CURRENTLY EMPLOYED: Cal Morgan, Harper Perennial
What’s your job title and what does the gig entail?
I’m editorial director of Harper Perennial, Harper paperbacks, and It Books, three imprints at HarperCollins Publishers. “Publishing” means making public, and that’s what I try to do: I read a lot of books, fall in love with a few of them, and try to get them into the hands of as many people as possible.
Ten years ago, is this something you imagined you might be doing?
I actually came to work here exactly ten years ago. I’m doing roughly the same thing now, just more of it and with a different cast of characters.
Do you still harbor other aspirations?
Well, sure. (Awkward pause.)
How has working in an office environment changed you?
I’m a naturally shy, introverted person — that was true when I was four, and it’s still true today. What publishing has done is socialize me — imperfectly, but helpfully.
Do you think your job will still exist in ten years?
Of course. There’s at least that much reading left to do.
Is your office more The Office or Mad Men?
Casting: WKRP in Cincinnati. Set design: Barney Miller.
What’s the best part of office life? And the worst?
The best part is that I get to work with my wife. The worst part is I can no longer wave to her from my office.
Finally, what are three things someone coming into your field should know on their first day?
1. Your authors’ hopes and dreams are now your responsibilities. 2. You will have to bring some people bad news. This can be unbearably painful.
3. You will get to bring some people good news. This makes numbers 1. and 2. worth it.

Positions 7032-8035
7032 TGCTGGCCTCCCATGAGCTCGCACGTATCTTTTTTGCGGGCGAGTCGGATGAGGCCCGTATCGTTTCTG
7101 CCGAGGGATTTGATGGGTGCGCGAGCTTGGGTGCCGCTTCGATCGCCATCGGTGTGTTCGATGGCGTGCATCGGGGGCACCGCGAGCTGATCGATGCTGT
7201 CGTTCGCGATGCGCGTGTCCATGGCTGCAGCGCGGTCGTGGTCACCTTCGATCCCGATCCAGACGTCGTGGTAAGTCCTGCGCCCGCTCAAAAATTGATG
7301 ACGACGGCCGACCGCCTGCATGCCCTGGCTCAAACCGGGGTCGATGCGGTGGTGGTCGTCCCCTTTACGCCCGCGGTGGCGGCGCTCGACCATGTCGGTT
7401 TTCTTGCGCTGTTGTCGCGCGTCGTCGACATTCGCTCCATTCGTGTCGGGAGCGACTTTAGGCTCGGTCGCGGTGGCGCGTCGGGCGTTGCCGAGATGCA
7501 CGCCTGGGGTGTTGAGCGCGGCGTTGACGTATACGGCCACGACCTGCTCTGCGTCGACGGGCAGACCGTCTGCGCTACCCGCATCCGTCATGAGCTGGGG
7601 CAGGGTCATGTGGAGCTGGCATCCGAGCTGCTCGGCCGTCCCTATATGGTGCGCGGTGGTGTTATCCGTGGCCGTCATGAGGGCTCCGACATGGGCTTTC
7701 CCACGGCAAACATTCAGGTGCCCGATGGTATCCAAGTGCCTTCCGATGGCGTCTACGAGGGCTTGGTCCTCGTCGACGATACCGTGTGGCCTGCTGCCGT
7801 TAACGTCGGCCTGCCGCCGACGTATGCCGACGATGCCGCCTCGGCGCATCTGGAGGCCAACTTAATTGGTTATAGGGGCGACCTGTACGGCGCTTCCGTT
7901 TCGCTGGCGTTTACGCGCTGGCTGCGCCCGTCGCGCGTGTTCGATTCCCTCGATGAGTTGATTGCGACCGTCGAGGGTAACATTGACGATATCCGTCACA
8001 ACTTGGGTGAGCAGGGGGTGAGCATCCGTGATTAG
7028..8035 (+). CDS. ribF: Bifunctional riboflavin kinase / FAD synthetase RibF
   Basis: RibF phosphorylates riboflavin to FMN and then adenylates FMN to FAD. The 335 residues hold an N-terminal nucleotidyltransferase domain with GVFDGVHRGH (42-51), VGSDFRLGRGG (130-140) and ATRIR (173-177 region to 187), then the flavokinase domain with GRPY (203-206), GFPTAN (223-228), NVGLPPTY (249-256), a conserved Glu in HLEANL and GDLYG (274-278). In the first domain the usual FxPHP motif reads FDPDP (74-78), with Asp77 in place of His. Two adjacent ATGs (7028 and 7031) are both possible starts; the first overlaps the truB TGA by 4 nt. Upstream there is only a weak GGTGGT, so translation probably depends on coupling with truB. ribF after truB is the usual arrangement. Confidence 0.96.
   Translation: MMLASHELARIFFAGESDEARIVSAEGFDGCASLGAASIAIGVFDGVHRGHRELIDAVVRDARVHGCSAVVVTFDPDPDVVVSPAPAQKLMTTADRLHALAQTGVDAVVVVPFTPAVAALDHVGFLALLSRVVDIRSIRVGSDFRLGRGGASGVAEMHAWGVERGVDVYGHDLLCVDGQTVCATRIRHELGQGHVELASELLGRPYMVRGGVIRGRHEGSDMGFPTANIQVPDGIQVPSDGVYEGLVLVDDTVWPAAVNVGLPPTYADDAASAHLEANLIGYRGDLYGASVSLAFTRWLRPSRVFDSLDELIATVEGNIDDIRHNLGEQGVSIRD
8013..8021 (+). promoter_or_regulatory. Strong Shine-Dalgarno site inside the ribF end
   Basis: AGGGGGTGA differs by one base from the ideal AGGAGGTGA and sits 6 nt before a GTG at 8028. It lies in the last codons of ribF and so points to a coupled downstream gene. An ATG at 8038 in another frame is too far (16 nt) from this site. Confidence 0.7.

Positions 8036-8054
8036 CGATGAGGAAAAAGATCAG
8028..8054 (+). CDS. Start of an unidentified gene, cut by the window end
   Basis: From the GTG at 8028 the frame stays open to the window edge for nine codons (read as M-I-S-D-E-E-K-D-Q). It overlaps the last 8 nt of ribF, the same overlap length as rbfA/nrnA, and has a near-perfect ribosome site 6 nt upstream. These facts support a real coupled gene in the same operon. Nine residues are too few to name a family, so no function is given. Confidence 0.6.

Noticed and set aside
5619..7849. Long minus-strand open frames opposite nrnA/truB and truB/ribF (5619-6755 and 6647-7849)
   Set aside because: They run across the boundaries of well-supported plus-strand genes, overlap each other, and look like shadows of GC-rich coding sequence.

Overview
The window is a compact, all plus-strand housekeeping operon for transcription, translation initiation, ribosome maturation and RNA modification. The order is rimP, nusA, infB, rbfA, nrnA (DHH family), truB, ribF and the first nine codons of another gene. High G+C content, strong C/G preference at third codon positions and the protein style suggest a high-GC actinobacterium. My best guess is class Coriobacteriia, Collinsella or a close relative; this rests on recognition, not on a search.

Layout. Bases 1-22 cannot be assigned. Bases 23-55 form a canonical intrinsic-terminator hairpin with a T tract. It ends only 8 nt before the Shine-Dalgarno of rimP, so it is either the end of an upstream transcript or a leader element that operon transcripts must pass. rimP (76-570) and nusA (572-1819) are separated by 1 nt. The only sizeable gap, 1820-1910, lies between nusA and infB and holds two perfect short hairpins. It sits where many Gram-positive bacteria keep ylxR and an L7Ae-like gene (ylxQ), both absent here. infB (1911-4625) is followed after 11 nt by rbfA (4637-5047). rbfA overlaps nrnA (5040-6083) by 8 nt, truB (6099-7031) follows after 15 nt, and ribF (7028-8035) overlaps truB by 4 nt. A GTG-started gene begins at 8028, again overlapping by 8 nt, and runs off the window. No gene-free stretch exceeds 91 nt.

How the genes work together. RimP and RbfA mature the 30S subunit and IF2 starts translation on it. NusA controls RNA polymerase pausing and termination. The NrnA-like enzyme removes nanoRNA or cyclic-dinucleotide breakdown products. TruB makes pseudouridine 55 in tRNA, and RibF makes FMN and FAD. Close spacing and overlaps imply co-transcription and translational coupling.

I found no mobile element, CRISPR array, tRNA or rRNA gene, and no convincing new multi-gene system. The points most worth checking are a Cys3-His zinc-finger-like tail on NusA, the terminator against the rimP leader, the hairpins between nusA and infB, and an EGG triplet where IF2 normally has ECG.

FORMERLY EMPLOYED: Nate Brown
What was your title and what did the job entail?
I was an editorial assistant at a major publishing house (Random House). I worked directly for one of the division’s vice-presidents, who was also a publisher and editor. In a job like that you do a lot of manuscript reading, a ton of paperwork, and you perform a variety of tasks like making your boss’ lunch reservations, fetching your boss’ tea, checking your boss’ messages, and pretending not to want to kill yourself each and every day. That kind of job also typically involves a lot of hand-wringing as you wait to be chided for one thing or another. But that’s corporate life, I suppose. Shit rolls downhill fast in big offices, and if you’re at the bottom of the totem pole, you’d better have a heavy-duty umbrella, a shovel and a thick skin. I had none of those things; thus my mere 18 months in the field.
Has leaving an office setting given you a chance to pursue your dreams?
Surprisingly, yes. Working for a major company (even one that’s deeply involved in a creative endeavor like publishing books) frequently requires you to compromise a lot of your free time. When I began the job, I was in a band, I was working on my own creative projects, and I was really excited to be in the city. Alas, as many recent college grads find out, I learned that (especially in some fields), you’re really expected to make your work your life. I tried that for a while, going to various publishing events, panels and elbow-rubbing evenings surrounded by people in the business. When I left publishing, I got a job at Starbucks, applied to MFA programs in writing, and took an internship at, err, The L Magazine. About seven months later, I was in a funded MFA program where my tuition was free and where I was being paid to write. So, yeah, that worked out really, really well.